Last year, the firm secured land and sea leases totaling more than 6600 hectares in the waters off Brunei Darussalam. The site will farm barramundi and when completed, will have a capacity of 36,000 tonnes by 2032.
Tan Ying Quan, the firm’s senior business development manager, told FoodNavigator-Asia: “Barramundi Asia has started setting up our growing operations in Brunei and we will be developing our land-based nursery, sea nursery and grow-out farms progressively over a period of four to five years.”
He said the company’s short-term goal was to produce more than 11,000 tonnes by 2023 across its Singapore, Australia and Brunei's farming sites.
Food security and sustainable efforts
Tan told us the firm’s multiple farming sites in Australia and Singapore, coupled with sustainable farming practices can help meet the food security needs of the region.
In Singapore, where the firm was first established in 2008, the government had a goal of producing 30% of the nation’s food by 2030. This included vegetables, eggs and fish.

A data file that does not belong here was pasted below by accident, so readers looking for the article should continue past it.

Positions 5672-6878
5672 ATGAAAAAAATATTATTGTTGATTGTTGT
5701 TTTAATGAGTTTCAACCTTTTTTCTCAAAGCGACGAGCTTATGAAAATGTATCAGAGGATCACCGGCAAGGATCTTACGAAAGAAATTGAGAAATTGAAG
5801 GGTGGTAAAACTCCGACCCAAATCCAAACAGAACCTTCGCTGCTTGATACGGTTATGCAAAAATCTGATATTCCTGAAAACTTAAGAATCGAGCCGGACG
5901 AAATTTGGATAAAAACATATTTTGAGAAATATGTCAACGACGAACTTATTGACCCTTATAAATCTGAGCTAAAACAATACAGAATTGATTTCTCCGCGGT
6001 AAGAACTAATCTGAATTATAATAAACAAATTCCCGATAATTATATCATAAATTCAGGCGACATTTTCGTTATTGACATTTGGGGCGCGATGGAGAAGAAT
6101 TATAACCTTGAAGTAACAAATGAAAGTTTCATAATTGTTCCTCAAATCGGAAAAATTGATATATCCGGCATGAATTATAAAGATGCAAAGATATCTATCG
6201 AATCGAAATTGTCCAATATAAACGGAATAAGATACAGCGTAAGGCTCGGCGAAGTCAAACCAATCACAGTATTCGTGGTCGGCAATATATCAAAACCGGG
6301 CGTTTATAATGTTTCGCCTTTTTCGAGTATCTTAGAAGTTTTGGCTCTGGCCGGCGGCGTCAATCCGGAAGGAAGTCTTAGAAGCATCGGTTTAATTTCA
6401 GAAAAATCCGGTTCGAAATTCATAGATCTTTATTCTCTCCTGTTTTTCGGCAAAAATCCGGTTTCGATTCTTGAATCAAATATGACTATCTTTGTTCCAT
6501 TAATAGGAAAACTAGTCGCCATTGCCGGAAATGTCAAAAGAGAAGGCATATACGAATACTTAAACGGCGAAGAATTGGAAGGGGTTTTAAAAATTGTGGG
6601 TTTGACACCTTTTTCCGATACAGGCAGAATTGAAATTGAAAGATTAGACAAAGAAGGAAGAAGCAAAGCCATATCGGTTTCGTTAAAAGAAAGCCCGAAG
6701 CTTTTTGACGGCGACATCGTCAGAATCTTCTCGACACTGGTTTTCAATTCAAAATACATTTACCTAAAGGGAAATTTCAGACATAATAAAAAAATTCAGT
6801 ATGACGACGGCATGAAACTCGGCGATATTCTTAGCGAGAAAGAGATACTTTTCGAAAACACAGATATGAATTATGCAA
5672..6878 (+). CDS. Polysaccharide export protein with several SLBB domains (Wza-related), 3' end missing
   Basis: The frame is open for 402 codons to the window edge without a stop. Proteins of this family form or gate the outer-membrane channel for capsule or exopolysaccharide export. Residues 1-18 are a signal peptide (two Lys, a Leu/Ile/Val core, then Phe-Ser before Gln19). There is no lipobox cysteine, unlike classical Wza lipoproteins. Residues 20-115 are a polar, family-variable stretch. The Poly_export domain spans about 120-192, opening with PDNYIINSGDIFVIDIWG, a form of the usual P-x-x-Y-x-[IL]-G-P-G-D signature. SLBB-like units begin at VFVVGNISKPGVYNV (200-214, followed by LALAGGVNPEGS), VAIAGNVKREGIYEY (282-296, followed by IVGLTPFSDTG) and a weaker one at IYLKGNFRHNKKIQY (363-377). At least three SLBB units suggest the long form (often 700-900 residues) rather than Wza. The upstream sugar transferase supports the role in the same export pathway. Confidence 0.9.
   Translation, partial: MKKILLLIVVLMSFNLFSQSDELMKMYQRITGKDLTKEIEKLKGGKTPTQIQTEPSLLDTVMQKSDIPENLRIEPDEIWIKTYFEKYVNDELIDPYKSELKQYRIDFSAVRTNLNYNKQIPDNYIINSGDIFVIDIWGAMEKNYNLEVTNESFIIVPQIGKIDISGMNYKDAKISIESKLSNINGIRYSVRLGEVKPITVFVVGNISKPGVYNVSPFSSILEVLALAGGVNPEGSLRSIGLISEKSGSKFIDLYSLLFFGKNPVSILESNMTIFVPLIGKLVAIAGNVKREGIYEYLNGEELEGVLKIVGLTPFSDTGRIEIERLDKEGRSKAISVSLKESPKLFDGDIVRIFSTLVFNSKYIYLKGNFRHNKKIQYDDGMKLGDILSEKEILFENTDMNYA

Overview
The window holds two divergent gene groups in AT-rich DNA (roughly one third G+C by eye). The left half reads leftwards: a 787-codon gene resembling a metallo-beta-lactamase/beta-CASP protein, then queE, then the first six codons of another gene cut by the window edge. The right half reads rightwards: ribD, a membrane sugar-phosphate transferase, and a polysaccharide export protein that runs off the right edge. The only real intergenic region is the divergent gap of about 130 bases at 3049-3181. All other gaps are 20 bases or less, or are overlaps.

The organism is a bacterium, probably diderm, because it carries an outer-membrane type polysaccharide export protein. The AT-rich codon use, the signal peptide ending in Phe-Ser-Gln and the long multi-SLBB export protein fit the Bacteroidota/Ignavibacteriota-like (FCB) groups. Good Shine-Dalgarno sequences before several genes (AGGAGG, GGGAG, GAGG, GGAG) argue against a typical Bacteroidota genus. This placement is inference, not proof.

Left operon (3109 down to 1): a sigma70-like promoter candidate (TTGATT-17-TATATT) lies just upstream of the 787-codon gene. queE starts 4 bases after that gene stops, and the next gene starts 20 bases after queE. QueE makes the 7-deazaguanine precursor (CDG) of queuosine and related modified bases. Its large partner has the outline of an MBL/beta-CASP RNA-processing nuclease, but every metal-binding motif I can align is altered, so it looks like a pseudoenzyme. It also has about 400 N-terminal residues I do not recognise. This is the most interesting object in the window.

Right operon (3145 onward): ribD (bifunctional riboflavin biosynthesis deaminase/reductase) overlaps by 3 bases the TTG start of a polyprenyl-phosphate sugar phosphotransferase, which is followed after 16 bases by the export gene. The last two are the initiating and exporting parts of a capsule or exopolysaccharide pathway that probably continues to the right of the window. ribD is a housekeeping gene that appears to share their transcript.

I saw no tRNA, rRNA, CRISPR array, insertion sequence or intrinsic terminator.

Singapore currently imports over 90% of food, and the government is working on reducing its reliance on imports.
The firm currently processes and markets barramundi products via its Kuhlbarra brand. Products include individual and multi-portion barramundi for B2C customers, as well as larger fillets and by-products such as swim bladder, head, bone and scale for B2B customers.
Its sea bass products are available on its online store (Kuhlbarra), supermarkets, as well as for the hotel and food service sectors in Singapore.
Tan told us: “Barramundi Asia is serving customers across Asia-Pacific, such as Singapore, Australia, China, Thailand, and Korea and we plan to enter new markets in APAC in the future.”
It is also involved in animal health, owning its vaccine laboratory business (UVAXX). UVAXX develops and supplies proprietary autogenous vaccines for Barramundi Asia as well as third-party farm operators.
Tan said the firm was constantly looking out for new lease sites that can provide the optimal environmental conditions to grow barramundi.
“We believe that there is a potential for barramundi to be the most sustainable farmed fish in the world and we put a lot of emphasis in building our farming capabilities and acquiring cutting edge technologies to be at the forefront of developing barramundi as a species.”
This year, the firm acquired a Singapore deep-tech aquaculture start-up, Allegro Aqua, that produces an elite strain of the barramundi, known as the St John’s sea bass. The elite sea bass can be bred in 30% less time and were less susceptible to diseases.
“The acquisition allowed us to enhance our hatchery capabilities and benefit from enhanced productivity, reduced mortality and improved feed conversion ratio from using selected superior fingerlings,” Tan said.